I have to get this out of my head. I feel like it’s dug in there and I can’t think straight.
—Scott (Enzo Cilenti)
“I am actress Milla Jovovich,” announces Milla Jovovich at the start of The Fourth Kind. It is the film’s first and last even vaguely credible assertion.
Underline the “vaguely.” For even as she strides into a close-up, Jovovich is surrounded by slippy-slidey digital trees, a disconcerting unnatural nature that suggests she’s leading you down some sort of rabbit hole right up front. She spends a minute or so explaining that she’ll be playing psychologist Abbey Tyler in a film that means to “dramatize” events that took place in 2000. The film includes “actual footage,” she says, a phrase that will come up frequently in The Fourth Kind as a bit of text identifying skritchy video of therapy sessions and encounters with aliens, as if the text itself might deem what you’re seeing “actual.”
This footage offers up Abbey Tyler (played by an unnamed actress), who sits down with writer-director Olatunde Osunsanmi for an extended interview, with chunks cut into the fiction acted by Jovovich. Her Abbey is beset by “events,” some described for her friend and fellow shrink Abel (Elias Koteas), some providing grist for the suspicions of Nome, Alaska sheriff August (Will Patton), and others acted out in front of her children, Ashley (Mia McKenna Bruce), who’s gone blind following a trauma, and Ronnie, who blames mom for not handling that trauma. Abbey describes her recent history by way of soliciting a kind of sympathy: her husband Will was murdered by someone unknown who entered their bedroom while the couple was making love and stabbed him in the chest. She seeks to overcome her apparently hysterical inability to remember the intruder’s face through hypnosis, and in the meantime carries on Will’s own therapeutic project—hypnotizing Nome residents who have reported strange run-ins with a white owl—whose uncanny head-turning is featured prominently in their recollections.
As knotty as these story points seem, they are in fact mere set-up for a much larger mess concerning UFOs and alien abductions and the area’s violent history. The latter is a special sore point for August, as cases remain unsolved (as well as associated with the region’s high rate of alcoholism). When one of Abbey’s patients kills his family and himself following an especially unnerving hypnosis session, August brings her in for questioning: not only did she not notify his office concerning the guy’s instability, but hey, he has concerns about Will’s death, which the sheriff says didn’t happen quite the way she remembers it. The unraveling of Abbey’s life speeds up, as she pursues some kind of truth she believes is hidden in her patients (and her own) nightmares about the owl.
The plot sort of thickens when Abbey discovers that an audio-recording she’s made of herself includes the sounds of what seems an awesomely bad intruder who speaks Sumerian. Abbey brings in an expert, Dr. Awolowa Odusami (Hakeem Kae-Kazim), whose blackness and utter seriousness surely stand out in this version of Nome, though the film’s view is so narrow that it’s hard to tell. The only inhabitants in sight are all Abbey’s patients: is this because she’s succumbing to a virulent sort of insanity (proclaimed by August and corroborated by her increasingly wiggy behavior) or is it because aliens are invading her bedroom, calling themselves god and making her roar with pain and horror, all the while gumming up the video tape set up to observe them?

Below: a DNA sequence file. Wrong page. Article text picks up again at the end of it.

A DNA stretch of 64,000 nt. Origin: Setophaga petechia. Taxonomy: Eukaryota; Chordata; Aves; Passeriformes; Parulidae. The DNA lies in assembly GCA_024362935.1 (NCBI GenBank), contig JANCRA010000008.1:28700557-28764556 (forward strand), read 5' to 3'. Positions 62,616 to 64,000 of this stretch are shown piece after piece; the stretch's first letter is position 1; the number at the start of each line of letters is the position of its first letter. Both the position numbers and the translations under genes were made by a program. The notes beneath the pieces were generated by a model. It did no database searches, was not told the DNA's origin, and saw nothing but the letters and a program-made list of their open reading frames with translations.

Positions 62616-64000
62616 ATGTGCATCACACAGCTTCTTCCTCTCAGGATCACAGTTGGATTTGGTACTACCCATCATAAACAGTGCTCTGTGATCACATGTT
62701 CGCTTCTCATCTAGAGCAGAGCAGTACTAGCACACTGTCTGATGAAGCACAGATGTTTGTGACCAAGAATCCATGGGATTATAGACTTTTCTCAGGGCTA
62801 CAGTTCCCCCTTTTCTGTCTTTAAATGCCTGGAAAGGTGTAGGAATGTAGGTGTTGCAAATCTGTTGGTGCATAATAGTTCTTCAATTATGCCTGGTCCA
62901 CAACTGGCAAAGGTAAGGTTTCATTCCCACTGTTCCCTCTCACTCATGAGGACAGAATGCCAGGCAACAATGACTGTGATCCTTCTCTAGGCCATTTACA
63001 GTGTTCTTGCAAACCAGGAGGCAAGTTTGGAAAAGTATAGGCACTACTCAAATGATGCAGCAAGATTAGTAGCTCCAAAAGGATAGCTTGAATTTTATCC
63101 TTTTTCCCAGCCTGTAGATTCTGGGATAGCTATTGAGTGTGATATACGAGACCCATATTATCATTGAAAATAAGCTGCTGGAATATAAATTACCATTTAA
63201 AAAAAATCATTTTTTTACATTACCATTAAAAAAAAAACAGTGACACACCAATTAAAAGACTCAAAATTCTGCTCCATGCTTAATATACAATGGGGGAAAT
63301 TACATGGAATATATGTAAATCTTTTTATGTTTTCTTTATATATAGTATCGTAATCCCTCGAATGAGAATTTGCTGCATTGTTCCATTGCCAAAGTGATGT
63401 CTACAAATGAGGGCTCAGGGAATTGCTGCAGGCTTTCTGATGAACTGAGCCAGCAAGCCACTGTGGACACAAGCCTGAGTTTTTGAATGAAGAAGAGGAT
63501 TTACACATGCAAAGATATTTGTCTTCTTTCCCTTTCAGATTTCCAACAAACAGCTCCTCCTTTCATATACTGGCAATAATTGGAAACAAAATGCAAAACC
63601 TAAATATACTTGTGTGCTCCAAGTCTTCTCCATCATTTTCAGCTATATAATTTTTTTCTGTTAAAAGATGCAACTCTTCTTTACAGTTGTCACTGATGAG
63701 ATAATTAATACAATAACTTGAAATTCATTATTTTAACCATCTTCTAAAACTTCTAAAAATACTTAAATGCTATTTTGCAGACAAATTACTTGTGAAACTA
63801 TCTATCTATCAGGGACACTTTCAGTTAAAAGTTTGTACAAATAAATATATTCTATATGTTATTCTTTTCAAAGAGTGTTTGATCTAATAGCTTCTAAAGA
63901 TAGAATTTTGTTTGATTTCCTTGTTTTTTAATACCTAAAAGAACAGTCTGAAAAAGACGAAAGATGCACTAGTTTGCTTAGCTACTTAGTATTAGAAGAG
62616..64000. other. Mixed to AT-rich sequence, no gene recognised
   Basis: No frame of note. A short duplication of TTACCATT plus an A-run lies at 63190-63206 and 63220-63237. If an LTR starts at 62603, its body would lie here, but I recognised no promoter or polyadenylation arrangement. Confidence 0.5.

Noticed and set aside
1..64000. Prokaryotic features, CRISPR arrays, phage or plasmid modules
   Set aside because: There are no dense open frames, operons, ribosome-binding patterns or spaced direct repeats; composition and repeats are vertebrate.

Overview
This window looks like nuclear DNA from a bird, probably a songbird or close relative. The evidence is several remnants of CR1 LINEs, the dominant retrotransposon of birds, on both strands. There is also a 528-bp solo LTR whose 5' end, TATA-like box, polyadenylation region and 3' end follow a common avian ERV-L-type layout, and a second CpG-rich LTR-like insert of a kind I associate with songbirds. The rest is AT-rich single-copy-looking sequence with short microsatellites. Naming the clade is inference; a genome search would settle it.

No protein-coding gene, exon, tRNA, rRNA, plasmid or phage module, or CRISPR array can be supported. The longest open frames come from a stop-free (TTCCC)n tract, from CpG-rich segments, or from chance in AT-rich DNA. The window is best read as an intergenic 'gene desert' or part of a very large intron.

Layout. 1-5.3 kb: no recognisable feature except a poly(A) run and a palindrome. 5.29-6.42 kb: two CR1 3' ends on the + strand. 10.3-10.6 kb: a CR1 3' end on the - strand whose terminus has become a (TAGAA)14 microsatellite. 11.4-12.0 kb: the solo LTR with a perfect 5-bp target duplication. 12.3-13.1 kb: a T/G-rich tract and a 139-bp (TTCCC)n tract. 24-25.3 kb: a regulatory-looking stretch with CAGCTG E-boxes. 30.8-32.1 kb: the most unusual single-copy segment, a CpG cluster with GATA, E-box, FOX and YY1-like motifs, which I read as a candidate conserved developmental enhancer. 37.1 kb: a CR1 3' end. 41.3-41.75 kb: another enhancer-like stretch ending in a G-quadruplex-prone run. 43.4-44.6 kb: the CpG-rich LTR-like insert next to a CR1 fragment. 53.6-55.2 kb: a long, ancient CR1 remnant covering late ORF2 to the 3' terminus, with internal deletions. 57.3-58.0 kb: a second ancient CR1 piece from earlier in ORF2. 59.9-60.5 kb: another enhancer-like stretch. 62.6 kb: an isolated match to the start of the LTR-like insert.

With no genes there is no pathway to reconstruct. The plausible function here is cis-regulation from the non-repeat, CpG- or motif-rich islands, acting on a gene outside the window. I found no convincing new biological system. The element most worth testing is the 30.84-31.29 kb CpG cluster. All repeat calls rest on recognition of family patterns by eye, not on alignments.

Where is Fox Mulder when you need him?
In the end, all of Abbey’s apparent experiences are really beside the point. What’s at issue repeatedly and rather agonizingly throughout The Fourth Kind is an effort to truthify those experiences. Sometimes this means that an abductee cannot explain what’s happened (he’s seen “The worst you can imagine,” and well, you’ll just have to take his word for that.) Most often this process takes the shape of split screens, as secenes where the so-called-but-not-real Abbey recounts what happened (in footage marked “actual”) are set alongside Jovovich’s reenactment (acknowledged as such). The film offers similar multiplications of her patient’s traumas, wherein actors recite lines, overlapping with the lines spoken by so-called-but-not-real versions of their characters.
But such layering doesn’t so much convince you that one side of the screen is real and the other is not. Rather, it italicizes an investment in claiming and re-presenting what’s real, or what was real, or what passes for real in a “witness”’ mind. Indeed, at one point Abbey cites a statistic, that some “11 million witnesses” have reported seeing UFOs: even as she suggests that they can’t all be liars, August is visibly unmoved. He’s cast here as the villain—and Patton’s rendition of ridiculous dialogue (“What you’re doing here is hurting people!”) is so over the top, performing his own sort of layering, that you forgive him for taking part in the whole mess.
You’re less inclined to fell charitable toward the film per se, as it fixes its claims to authenticity to wholly unconvincing performances and images. This raises another question The Fourth Kind can’t address, having to do with the association of realness with amateurish representation. This seems to be the coin of the realm in recent low-budgety fare: from The Blair Witch Project to Paranormal Activity, the draw is the faux-documentary rawness and seeming lack of sophistication (whether in awkward performances or handheld camera chaos). But it’s also what’s most visible in reality TV. The ongoing (and lucrative) commercialization of truth has created a big hole in how to represent it. And The Fourth Kind pretty much drives a truck through it.